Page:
Church Loses Fight to Hold Services in School


     (CN) - New York City schools may prohibit religious groups from conducting worship services in their facilities after school hours and on weekends, the 2nd Circuit ruled.
     This ruling comes 18 years after Bronx Household of Faith, an evangelical Christian church, sued the New York City Department of Education for refusing to let it conduct worship services in school property, on weekends, after hours and rent free.
     In refusing the church, the department cited a rule that makes school facilities available to religious clubs for students, but not to churches that would use the school "as a house of worship."
     The 2nd Circuit ruled, 2-1, in 2011 that the rule was a valid exclusion based on the department's belief that conducting religious services in a school building might seem like an endorsement of that religious viewpoint in violation of the establishment clause.
     Since the Manhattan-based federal appeals court did not then rule, however, on whether the regulation violated the free exercise of religion, the church reasserted a challenge against enforcement of the rule.
     A federal judge then struck down the regulation in 2012, sending the case before the appellate panel once again.
     On Thursday, the again-divided 2nd Circuit found that the constitutional right to free exercise of religion "does not entitle Bronx Household to a grant from the Board of a subsidized place to hold religious worship services."
     Although the church's congregants cannot pay for a large enough space to accommodate the entire congregation, "the free exercise clause has never been understood to require government to finance a subject's exercise of religion," Judge Pierre Leval wrote for the majority.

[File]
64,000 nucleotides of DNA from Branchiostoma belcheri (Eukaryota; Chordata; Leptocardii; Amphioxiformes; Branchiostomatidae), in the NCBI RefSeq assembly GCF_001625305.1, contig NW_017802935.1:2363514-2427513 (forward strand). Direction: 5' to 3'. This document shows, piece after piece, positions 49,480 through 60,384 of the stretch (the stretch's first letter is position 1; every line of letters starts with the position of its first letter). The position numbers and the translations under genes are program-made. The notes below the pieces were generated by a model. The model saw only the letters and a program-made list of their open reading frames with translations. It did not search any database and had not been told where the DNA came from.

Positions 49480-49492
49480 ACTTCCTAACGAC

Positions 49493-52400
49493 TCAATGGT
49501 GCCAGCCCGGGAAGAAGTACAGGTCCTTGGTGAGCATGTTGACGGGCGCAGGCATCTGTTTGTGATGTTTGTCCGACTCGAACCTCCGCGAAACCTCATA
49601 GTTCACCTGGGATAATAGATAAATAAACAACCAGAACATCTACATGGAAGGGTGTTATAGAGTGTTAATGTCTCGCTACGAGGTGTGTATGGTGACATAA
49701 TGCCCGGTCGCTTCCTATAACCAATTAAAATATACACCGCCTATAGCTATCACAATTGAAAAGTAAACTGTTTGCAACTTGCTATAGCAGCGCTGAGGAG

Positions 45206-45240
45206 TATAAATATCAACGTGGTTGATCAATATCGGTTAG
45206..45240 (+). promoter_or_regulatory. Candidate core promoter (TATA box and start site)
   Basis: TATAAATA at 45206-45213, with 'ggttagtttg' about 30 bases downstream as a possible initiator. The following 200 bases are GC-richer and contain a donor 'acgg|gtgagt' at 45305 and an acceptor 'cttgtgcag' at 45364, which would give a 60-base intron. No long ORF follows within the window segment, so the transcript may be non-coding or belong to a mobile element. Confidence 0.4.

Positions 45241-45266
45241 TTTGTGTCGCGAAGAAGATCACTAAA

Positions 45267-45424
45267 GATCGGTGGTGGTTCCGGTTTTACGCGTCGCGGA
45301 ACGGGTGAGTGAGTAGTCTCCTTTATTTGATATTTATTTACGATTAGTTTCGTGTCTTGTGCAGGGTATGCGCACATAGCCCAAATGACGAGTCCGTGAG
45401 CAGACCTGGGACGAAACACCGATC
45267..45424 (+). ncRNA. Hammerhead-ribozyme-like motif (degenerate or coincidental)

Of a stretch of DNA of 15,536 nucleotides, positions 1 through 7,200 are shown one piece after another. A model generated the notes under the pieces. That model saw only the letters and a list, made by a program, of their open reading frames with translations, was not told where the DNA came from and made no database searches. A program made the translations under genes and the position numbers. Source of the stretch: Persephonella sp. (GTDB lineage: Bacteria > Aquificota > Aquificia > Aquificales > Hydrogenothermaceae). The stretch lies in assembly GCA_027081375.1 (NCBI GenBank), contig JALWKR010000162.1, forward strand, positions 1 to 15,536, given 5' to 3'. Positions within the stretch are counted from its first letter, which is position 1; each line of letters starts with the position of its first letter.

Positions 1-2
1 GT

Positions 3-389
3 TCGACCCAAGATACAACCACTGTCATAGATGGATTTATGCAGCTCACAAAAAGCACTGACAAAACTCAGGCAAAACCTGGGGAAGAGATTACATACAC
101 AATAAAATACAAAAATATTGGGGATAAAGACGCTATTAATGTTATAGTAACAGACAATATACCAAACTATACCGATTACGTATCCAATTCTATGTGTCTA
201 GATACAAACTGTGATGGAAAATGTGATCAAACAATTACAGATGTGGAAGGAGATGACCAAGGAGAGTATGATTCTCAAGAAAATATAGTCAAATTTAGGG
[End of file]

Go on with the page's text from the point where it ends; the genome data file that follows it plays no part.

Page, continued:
The ruling emphasizes how the board's decision by no means suppresses worship services in the city, and does not target religion by making it the subject of the rule.
     "Rules and policies designed to keep a governmental entity in conformity with its obligations under the Religion Clauses must of necessity focus on religious subject matter," Leval wrote. "If the focus is not religious, the religion clauses have no application. Such focus on religion is neither an invidious discrimination nor constitutionally suspect. To the contrary, it is inevitable."
     In applying the rule based on an applicant's own description of its proposed activities as worship services, the board's policy also avoids government entanglement with deciding what may constitute as religious worship.
     Just as in 2011, Judge John Walker dissented from the majority.
     "Shutting the door to religious worship services in such a setting when every other activity is permitted strikes at the [free-exercise] clause's core," his 37-page opinion states.
     Walker said the board's regulation "plainly discriminates against religious belief and cannot be justified by a compelling government interest."
     The New York Civil Liberties Union, which filed an amicus brief in support of the Department of Education, called the court's ruling "a victory for religious freedom."
     "The Court of Appeals should be applauded for doing the right thing, and the Department of Education and the new administration should stand strong and prevent our public schools from being converted into churches," Donna Lieberman, executive director of the nonprofit, said in a statement.